Lawyers ramp up challenges to Trump’s oil drilling push, citing climate impact

(Inside Climate News, 22 Mar 2019) In Wyoming, a judge put oil leases on hold over a failure to consider the climate risks of greenhouse gases. More challenges are planned in the Arctic.

The government's pell-mell race to open up new areas for oil and gas drilling on public lands and waters is running into legal obstacles mounted by conservationists and climate advocates.

Through litigation and procedural maneuvers, opponents of fossil fuel expansion are hoping to overturn key elements of the no-holds-barred oil and gas boom that President Donald Trump and his cabinet have pressed for from the moment they took office.

One victory came this week, when a federal judge ruled that oil leases in Wyoming dating from the Obama years could not be completed without a full-blown environmental impact statement that takes into account the cumulative harms to the climate from emissions of greenhouse gases from the burning of oil.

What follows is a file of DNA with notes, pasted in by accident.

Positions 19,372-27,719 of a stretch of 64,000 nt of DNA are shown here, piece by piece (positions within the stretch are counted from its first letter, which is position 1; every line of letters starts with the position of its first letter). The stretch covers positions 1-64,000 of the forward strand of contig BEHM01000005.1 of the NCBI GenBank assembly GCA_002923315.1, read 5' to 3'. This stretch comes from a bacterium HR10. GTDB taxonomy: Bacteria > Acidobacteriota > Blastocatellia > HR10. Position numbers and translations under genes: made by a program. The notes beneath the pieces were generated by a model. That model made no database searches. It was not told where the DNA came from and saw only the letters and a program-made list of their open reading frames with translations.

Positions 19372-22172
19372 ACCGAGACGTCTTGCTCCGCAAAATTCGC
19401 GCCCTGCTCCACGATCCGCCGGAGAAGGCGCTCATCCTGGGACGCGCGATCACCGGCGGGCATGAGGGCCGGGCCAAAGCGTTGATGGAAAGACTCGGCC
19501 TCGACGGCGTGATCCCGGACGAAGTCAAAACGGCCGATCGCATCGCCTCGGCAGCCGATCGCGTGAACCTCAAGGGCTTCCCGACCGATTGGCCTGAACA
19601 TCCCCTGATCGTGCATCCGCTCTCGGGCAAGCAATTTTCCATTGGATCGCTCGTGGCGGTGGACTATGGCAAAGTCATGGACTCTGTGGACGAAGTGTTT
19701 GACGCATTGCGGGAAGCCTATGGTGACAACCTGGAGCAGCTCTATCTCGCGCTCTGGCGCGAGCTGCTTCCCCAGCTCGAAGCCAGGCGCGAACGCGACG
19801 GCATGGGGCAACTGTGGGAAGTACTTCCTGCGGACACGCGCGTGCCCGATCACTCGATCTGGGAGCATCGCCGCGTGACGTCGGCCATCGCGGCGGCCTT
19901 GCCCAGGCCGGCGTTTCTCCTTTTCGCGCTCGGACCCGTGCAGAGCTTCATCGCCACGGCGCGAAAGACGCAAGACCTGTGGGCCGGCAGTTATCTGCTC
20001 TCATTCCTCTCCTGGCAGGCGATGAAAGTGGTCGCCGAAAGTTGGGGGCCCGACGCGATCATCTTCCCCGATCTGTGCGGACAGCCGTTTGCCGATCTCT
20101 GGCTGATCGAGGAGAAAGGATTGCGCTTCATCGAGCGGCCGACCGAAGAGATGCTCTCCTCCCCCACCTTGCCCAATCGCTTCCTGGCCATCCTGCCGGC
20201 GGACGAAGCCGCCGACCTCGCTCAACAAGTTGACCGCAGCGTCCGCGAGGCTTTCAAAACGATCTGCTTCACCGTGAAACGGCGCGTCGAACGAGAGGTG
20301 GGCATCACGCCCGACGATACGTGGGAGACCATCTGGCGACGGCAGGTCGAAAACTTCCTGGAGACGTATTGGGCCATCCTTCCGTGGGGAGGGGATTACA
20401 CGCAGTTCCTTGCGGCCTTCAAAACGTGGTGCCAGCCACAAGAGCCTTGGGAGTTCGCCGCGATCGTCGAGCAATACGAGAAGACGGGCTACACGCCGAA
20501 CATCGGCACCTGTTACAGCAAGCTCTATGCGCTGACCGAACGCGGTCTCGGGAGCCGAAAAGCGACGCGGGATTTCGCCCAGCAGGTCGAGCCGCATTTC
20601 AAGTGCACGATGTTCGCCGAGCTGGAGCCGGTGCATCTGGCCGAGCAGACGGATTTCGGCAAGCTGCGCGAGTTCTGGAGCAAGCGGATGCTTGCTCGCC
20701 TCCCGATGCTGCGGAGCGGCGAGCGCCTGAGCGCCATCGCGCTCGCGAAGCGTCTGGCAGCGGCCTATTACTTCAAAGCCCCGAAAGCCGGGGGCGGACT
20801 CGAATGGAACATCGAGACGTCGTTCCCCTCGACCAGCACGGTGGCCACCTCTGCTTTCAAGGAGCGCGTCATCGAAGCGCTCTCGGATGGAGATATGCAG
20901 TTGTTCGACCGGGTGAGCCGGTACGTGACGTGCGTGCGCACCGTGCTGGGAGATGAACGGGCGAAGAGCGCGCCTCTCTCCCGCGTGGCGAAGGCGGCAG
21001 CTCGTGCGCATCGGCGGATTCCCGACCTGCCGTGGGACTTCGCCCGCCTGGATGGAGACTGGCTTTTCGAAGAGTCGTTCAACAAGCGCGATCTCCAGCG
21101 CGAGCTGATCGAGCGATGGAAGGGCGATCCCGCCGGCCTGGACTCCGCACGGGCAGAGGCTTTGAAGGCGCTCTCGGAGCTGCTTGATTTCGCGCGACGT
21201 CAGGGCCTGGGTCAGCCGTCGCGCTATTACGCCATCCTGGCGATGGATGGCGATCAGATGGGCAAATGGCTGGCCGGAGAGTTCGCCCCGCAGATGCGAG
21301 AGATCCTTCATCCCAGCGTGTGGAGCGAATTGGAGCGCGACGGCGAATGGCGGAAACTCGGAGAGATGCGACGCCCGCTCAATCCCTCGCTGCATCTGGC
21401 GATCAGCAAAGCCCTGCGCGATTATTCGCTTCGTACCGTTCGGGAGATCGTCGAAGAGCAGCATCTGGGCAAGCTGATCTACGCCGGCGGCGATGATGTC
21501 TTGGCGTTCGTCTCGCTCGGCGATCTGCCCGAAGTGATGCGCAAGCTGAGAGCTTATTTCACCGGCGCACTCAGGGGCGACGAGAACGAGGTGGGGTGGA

The judge didn't overturn the leases, which cover more than 300,000 acres of public lands, but the decision did put them on hold for what would probably be a prolonged review under a core statute, the National Environmental Protection Act (NEPA).

"In short, BLM did not adequately quantify the climate change impacts of oil and gas leasing," U.S. District Judge Rudolph Contreras wrote.

It's a climate standard that environmentalists have long sought to hold fossil fuel projects to, with only limited success so far. Especially in the fragile Arctic, where the Trump administration has made opening new areas to drilling a priority, they are likely to use the tactic again, along with other objections, in some of the many legal battles to come.

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Inside Climate News, 22 Mar 2019: Lawyers ramp up challenges to Trump’s oil drilling push, citing climate impact